In our case, we want each of our individual (solution) to be a guess of the phrase: if music be the food of love play on. To create solutions for this, we need a much more sophisticated alphabet than 1s and 0s.

What we can do is define our alphabet to be 27 characters: small letters a to z and the spacebar. Each individual defines itself by a string of small letter characters (and the spacebar).

For example, if we were trying to solve for the word apple, our solutions would look like the following:

Initial Population

These are all randomized strings that are 5 characters long. As you can see, the solutions can range from being completely off the mark to being close to the target. There’s even a possibility to get the solution on the first try!

What we want to do is to tell our algorithm that we should choose more solutions that are closer to our target. By eliminating bad solutions and choosing the ones that are closer to our target, we can converge to the right solution faster.

But how can we tell how good (fit) each solution is? That’s what the fitness function is for.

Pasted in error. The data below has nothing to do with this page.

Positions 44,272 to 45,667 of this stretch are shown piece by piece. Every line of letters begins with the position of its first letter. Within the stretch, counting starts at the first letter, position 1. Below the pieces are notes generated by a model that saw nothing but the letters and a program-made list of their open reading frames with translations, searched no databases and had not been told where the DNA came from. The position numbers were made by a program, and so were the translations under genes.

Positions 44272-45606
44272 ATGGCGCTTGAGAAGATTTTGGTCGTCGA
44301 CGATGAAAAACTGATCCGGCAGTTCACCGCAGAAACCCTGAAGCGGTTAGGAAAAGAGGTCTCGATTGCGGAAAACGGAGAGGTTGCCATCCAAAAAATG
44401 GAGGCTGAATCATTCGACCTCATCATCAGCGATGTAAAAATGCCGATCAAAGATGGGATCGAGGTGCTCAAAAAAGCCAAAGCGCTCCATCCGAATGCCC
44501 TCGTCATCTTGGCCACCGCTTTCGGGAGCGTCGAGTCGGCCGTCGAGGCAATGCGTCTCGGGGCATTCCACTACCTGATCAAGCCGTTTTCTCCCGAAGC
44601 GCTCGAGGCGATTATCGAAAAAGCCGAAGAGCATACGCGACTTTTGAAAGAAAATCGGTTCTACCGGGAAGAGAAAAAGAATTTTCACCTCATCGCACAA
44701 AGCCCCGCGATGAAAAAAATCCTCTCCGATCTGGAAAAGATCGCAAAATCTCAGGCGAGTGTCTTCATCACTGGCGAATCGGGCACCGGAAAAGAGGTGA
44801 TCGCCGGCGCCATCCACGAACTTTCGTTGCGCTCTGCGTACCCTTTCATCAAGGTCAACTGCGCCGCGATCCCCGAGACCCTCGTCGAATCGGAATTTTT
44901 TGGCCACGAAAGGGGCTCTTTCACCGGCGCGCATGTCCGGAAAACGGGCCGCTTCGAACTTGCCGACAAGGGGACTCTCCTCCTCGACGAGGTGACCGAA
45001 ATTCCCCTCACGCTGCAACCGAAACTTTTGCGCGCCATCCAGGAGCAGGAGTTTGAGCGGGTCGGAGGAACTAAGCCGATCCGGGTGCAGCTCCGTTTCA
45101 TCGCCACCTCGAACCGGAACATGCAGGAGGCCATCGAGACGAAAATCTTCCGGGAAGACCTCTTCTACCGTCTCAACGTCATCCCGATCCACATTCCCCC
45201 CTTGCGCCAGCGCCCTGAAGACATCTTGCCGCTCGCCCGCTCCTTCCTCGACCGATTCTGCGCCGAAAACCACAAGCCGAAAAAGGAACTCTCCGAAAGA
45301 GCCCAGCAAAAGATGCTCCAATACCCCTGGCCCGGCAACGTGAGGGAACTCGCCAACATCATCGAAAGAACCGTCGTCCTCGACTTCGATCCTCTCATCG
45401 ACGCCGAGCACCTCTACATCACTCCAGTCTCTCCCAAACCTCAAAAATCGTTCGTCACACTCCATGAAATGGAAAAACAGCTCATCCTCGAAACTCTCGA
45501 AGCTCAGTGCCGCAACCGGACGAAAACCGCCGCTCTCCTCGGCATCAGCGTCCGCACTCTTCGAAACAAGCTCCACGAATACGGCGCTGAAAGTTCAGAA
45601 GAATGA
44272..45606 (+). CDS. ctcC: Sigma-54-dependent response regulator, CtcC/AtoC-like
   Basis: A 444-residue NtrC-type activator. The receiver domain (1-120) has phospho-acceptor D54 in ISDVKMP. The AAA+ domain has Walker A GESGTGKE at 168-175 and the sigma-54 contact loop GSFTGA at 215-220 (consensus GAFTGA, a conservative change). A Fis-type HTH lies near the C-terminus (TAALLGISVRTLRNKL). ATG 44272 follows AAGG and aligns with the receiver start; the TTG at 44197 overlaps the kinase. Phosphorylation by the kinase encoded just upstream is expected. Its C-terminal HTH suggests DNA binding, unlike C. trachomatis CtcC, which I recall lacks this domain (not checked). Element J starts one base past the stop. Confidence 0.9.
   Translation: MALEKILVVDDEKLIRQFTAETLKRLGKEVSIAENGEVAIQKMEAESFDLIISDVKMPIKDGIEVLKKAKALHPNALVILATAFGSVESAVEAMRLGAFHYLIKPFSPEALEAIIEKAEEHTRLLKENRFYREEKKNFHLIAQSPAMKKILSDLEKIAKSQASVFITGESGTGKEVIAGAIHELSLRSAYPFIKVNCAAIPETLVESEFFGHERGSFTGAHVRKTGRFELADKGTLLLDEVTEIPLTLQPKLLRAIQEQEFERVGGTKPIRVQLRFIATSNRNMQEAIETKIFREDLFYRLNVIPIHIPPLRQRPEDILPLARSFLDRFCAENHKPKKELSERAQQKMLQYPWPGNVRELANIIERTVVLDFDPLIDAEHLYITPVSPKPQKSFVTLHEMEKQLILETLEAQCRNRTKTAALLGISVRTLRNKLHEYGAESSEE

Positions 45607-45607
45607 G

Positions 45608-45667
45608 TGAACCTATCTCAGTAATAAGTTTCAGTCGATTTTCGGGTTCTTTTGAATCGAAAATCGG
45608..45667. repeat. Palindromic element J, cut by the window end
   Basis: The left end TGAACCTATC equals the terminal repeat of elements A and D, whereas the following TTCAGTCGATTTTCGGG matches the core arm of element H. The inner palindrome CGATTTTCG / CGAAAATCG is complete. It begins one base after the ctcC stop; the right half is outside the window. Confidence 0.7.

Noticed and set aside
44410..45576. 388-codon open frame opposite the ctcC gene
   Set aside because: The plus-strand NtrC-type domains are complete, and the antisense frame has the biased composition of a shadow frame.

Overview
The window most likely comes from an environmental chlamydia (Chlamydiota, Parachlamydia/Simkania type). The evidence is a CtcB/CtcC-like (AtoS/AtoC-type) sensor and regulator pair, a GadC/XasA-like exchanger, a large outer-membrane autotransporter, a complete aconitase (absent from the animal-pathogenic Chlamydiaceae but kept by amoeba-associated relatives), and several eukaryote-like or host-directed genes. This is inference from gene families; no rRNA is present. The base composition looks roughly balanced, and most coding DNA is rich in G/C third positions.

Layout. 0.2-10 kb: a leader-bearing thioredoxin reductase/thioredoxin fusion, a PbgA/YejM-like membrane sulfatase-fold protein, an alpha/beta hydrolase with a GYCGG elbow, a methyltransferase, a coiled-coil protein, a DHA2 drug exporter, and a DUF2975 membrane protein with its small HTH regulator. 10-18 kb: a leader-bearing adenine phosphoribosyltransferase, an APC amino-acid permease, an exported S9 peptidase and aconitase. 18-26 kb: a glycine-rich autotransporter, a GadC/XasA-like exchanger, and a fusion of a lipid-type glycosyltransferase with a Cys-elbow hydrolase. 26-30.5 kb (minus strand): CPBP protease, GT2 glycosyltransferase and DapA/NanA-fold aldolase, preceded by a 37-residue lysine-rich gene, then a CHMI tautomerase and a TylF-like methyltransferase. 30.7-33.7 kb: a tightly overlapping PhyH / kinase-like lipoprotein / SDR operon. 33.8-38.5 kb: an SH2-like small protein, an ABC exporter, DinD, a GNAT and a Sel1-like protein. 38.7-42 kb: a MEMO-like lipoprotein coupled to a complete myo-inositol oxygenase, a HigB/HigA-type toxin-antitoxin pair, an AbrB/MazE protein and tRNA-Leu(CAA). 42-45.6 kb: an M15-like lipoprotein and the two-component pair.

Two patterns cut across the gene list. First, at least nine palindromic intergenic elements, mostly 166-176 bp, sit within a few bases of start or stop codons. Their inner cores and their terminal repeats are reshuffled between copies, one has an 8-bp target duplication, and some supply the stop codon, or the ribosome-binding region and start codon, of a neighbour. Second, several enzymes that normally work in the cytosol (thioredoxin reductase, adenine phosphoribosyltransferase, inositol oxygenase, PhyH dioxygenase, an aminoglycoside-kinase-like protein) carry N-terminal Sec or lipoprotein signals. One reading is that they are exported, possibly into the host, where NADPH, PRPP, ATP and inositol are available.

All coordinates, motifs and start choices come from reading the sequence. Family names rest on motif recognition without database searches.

Fitness Function

The fitness function determines how “fit” or how good a solution an individual is. The fitness function assigns a fitness score to an individual based on its genes.

Individuals with a higher score are more likely to be chosen at random for the next generation of individuals. By selecting individuals close to our solution, we can ignore all the other solutions that are off the mark.

You can define the fitness function any and which way that you want. That’s what makes it powerful. It can be flexible enough to accommodate any problem.

In our case, we can define it as “the number of matching characters in our individual and the target phrase.” So for example, if we were trying to guess the phrase apple, these individuals will be scored as follows: